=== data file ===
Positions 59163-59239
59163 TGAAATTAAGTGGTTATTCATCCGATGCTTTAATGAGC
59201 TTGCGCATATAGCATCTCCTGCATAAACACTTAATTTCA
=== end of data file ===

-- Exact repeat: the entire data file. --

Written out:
Positions 59163-59239
59163 TGAAATTAAGTGGTTATTCATCCGATGCTTTAATGAGC
59201 TTGCGCATATAGCATCTCCTGCATAAACACTTAATTTCA